Book Review: Anonymous public servants are the heart of George Stephanopoulos’ ‘Situation Room’

The biggest challenge for an author tackling the history of the Situation Room, the basement room of the White House where some of the biggest intelligence crises have been handled in recent decades, is the room itself. As a setting, it’s pretty underwhelming.

In “The Situation Room: The Inside Story of Presidents in Crisis,” George Stephanopoulos describes how the room — actually a series of rooms — for much of its history didn’t live up to its reputation in popular imagination or media. The centerpiece of it, as Stephanopoulos writes, had “all the charm of a cardboard box.”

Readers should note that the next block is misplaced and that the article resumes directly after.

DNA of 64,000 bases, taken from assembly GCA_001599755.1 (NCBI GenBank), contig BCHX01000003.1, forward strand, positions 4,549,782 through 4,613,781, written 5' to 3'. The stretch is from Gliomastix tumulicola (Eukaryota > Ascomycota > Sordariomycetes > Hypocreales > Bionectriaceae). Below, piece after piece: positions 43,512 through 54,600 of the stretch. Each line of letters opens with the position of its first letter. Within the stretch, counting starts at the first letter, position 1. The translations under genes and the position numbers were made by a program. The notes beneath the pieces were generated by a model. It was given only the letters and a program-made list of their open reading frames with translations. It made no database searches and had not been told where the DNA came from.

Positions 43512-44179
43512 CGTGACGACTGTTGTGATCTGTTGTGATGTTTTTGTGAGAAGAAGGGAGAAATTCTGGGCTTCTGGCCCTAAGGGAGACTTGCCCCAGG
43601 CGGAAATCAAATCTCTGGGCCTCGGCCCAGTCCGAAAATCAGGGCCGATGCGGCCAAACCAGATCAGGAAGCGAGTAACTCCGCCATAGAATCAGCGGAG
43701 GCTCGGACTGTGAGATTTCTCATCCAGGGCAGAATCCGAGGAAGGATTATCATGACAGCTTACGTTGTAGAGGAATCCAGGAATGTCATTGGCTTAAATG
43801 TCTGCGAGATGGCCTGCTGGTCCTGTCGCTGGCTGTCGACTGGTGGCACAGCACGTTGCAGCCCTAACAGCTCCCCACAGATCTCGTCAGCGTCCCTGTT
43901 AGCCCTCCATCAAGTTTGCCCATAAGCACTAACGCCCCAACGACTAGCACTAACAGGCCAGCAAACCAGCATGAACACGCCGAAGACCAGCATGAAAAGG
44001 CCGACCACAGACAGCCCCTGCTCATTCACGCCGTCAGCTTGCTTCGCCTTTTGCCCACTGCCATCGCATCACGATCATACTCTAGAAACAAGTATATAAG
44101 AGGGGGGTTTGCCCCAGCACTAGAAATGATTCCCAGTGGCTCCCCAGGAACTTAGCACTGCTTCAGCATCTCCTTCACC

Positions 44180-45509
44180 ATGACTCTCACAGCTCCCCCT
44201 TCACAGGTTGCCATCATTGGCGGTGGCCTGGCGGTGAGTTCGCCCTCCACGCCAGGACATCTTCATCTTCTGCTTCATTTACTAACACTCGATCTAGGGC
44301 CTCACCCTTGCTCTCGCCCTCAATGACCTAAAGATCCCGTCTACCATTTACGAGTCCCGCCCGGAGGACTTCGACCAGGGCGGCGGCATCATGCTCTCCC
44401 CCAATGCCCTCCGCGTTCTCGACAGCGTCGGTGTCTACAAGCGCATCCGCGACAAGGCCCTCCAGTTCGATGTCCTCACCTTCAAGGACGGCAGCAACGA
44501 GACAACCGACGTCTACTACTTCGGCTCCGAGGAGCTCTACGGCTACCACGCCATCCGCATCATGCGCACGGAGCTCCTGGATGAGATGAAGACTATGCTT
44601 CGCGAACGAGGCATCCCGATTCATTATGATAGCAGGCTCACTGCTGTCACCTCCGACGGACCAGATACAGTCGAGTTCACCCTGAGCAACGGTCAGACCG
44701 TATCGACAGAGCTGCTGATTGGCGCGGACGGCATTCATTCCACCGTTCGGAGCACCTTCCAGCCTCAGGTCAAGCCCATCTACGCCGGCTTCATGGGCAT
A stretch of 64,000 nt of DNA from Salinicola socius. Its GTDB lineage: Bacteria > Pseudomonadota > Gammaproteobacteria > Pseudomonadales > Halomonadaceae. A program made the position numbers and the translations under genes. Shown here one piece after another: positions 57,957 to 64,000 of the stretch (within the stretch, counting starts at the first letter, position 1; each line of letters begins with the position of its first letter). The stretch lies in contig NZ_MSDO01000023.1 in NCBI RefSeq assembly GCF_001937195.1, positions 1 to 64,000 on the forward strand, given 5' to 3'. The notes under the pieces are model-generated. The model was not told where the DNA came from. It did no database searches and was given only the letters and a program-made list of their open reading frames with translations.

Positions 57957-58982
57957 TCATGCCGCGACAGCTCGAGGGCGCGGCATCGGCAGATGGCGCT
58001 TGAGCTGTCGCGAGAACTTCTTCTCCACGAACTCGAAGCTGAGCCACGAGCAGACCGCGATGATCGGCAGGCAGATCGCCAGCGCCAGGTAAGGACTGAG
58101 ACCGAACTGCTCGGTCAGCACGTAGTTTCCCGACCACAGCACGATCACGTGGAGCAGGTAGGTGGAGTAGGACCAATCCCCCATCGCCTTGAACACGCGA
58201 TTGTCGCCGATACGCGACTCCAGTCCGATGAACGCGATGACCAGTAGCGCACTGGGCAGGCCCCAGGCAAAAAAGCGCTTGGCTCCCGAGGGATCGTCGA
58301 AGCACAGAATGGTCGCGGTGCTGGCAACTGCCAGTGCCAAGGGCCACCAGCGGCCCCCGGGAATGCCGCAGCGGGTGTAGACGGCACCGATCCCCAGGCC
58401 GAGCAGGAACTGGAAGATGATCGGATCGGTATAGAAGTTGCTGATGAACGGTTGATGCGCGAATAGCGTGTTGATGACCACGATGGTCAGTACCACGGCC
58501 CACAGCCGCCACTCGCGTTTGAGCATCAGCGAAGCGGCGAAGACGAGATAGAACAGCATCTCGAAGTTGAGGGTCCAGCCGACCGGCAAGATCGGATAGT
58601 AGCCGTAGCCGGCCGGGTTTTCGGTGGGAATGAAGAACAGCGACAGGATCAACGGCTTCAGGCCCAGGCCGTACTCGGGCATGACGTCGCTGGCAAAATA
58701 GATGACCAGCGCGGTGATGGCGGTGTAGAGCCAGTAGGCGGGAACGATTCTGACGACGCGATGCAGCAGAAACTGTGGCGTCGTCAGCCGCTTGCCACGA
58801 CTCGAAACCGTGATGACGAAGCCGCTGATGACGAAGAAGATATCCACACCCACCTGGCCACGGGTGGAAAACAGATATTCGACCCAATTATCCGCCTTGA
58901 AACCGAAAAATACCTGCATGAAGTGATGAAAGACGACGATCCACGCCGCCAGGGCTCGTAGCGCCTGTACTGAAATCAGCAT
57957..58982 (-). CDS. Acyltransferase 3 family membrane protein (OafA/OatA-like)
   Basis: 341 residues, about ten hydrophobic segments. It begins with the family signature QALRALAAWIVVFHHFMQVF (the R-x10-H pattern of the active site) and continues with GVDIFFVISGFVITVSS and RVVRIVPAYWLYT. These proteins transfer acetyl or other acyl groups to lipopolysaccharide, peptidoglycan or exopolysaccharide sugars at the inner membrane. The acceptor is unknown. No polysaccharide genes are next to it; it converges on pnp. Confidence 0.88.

But what keeps readers engaged in Stephanopoulos’ history isn’t any behind the scenes schematics or technology. This isn’t a Tom Clancy novel, though it moves along as briskly as one. Instead, it’s the stories Stephanopoulos and Lisa Dickey share of the normally nameless and faceless public servants, the duty officers who have staffed the center since its inception during John F. Kennedy’s presidency.

Stephanopoulos, a political commentator and ABC anchor who worked in the Clinton White House, wisely zeroes in on a single crisis during each of 12 presidencies during the Situation Room’s history. Along the way, he reveals much about the differing management styles

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